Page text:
Art. III. Evil Effects of Polytheism on the Morals of the Heathens. By a Young Gentleman, an Under-graduate in the University of Dublin. Communicated by the Reverend John Kearney, D. D. S. F.T.C. D. and M. R. I. A.-Polytheism, in the under-graduate's opinion, strikes at the root of all morality; for if morality depends on the divine will, the unity of God can be the only' basis of a pure unchangeable system of morals. This may appear a bold affertion, and is certainly supported too loosely. It is an argument of importance to a certain extent, in a more collective view of the whole subject : by itself, it is trifling and superficial ; nor does the rest of the essay deserve a better character.

We shall next proceed to the antiquities, though we cannot help regretting that polite literature has so few supporters; for. the whole department furnishes but three articles, and to one of these only we can assign a respectable character. Antiquaries appear almost equally scarce.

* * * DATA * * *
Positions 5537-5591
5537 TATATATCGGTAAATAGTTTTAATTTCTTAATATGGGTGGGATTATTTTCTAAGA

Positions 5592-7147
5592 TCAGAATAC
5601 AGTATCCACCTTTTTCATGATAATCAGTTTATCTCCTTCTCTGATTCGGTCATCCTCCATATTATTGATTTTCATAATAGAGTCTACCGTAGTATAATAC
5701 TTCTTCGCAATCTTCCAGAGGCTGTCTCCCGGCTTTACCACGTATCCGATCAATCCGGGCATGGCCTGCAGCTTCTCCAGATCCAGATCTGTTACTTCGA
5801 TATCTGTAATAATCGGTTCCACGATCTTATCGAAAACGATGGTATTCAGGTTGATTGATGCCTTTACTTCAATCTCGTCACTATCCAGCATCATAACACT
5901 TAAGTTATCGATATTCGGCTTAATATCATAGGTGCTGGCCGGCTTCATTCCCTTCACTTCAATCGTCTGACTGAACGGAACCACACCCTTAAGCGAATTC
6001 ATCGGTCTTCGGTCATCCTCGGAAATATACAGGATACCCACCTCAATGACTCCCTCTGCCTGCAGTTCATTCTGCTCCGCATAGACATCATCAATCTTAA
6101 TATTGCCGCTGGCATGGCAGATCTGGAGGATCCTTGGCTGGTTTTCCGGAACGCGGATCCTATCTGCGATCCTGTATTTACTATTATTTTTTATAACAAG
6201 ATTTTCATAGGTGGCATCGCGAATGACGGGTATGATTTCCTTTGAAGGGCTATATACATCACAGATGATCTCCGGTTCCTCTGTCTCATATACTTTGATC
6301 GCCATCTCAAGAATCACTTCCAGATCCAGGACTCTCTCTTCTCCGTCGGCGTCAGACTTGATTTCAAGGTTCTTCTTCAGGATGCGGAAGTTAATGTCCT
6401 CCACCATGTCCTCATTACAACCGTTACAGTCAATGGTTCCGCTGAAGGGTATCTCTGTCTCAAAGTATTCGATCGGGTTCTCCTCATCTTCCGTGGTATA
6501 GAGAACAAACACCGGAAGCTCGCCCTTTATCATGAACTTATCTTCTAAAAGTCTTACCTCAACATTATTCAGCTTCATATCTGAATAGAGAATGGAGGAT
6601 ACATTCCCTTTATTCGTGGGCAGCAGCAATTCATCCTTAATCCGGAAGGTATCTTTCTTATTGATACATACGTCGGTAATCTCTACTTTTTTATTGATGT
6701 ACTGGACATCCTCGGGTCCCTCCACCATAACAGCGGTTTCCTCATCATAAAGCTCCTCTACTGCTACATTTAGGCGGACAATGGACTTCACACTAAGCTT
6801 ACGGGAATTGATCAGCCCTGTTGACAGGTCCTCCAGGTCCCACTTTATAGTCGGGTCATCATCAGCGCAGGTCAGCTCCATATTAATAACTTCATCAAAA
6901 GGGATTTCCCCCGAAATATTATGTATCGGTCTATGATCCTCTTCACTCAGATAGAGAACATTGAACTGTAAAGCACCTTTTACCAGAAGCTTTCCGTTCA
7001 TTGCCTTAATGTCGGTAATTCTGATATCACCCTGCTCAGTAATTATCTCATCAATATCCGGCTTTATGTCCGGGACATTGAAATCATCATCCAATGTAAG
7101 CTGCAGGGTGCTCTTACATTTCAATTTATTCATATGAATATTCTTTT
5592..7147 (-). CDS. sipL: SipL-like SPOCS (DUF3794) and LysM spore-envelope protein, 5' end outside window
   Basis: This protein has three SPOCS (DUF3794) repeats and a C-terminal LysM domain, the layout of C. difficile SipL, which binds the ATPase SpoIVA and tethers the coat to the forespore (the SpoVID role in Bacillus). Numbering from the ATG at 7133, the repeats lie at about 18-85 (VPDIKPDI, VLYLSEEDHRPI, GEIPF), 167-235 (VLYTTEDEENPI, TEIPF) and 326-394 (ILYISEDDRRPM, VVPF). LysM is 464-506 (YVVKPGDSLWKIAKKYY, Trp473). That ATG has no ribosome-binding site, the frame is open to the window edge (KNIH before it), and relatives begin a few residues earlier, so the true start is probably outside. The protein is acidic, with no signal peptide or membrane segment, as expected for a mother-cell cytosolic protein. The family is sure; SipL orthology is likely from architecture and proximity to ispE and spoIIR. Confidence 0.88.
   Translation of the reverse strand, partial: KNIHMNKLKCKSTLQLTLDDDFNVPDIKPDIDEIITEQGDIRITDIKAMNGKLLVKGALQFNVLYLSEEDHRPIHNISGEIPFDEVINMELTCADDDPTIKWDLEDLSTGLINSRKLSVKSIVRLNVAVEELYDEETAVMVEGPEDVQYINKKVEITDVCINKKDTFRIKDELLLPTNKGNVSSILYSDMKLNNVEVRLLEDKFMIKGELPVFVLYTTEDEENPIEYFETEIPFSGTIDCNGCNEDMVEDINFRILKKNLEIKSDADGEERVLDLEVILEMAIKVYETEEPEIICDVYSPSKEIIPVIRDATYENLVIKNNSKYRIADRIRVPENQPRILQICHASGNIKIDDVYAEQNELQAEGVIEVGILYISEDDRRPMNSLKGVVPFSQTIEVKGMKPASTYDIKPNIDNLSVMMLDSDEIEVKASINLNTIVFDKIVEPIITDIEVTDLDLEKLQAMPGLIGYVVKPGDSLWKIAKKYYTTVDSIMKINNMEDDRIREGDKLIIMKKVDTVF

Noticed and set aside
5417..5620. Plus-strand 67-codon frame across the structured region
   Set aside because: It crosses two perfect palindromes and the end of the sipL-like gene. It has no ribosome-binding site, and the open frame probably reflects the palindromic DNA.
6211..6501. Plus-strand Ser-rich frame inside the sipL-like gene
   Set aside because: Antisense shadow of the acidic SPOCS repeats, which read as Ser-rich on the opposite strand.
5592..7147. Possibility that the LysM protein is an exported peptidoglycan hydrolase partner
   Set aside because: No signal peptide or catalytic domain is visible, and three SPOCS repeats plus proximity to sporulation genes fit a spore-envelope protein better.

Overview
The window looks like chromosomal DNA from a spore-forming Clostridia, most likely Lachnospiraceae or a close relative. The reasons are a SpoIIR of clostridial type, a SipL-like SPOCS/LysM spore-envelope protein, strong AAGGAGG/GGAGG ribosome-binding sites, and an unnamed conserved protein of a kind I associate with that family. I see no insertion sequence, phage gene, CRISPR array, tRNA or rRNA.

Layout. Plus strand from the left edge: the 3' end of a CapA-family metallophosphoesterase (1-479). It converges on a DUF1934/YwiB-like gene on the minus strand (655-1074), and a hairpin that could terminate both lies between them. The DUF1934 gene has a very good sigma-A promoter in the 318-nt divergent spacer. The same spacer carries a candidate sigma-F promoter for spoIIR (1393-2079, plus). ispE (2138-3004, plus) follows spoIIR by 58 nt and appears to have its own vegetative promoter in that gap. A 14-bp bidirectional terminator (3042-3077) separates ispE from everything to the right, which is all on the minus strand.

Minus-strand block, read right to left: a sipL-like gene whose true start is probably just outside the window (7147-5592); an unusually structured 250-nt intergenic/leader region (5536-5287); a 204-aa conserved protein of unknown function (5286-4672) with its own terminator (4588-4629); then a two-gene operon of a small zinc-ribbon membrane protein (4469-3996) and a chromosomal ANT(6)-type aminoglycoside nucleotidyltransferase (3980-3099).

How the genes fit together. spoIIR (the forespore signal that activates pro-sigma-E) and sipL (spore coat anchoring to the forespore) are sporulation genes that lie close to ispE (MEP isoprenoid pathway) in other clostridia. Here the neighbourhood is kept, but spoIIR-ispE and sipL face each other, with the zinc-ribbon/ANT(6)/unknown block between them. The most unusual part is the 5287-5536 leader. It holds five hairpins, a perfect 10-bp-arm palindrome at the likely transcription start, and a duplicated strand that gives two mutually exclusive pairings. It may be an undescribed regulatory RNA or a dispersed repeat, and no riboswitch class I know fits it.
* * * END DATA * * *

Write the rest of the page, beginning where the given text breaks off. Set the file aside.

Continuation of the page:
Art. I. Account of a singular Custom at Metelin; with some Conjectures on the Antiquity of its Origido By the Right

Honours

Honourable James, Earl of Charlemont, P. R. I. A. It is a curious custom pleasingly related. In the modern Lesbos, the eldest girl is the heir, and the wives reign supreme. It is more singular that the second daughter is almost a slave to the first, and the next in their parents' regard ; the next heiress, if any thing can be preserved, is the third daughter, to whom the fourth is a servant. Even the parents depend on the haughty charity of the eldest girl. Lord Charlemont does not satisfactorily elucidate the origin of the custom, though he has adduced instances of a similar one, occasionally practised in Lycia, and even in Egypt. From Lycia, indeed, Lelbos was peopled; but from whence did the Lycians derive it?

Art. II. Observations on the Description of the Theatre of Saguntum, as given by Emanuel Marti, Dean of Alicant, in a Letter addressed to D. Antonio Felix Zondadario. By the Right Honourable William Conyngham, Treasurer to the R.I. A.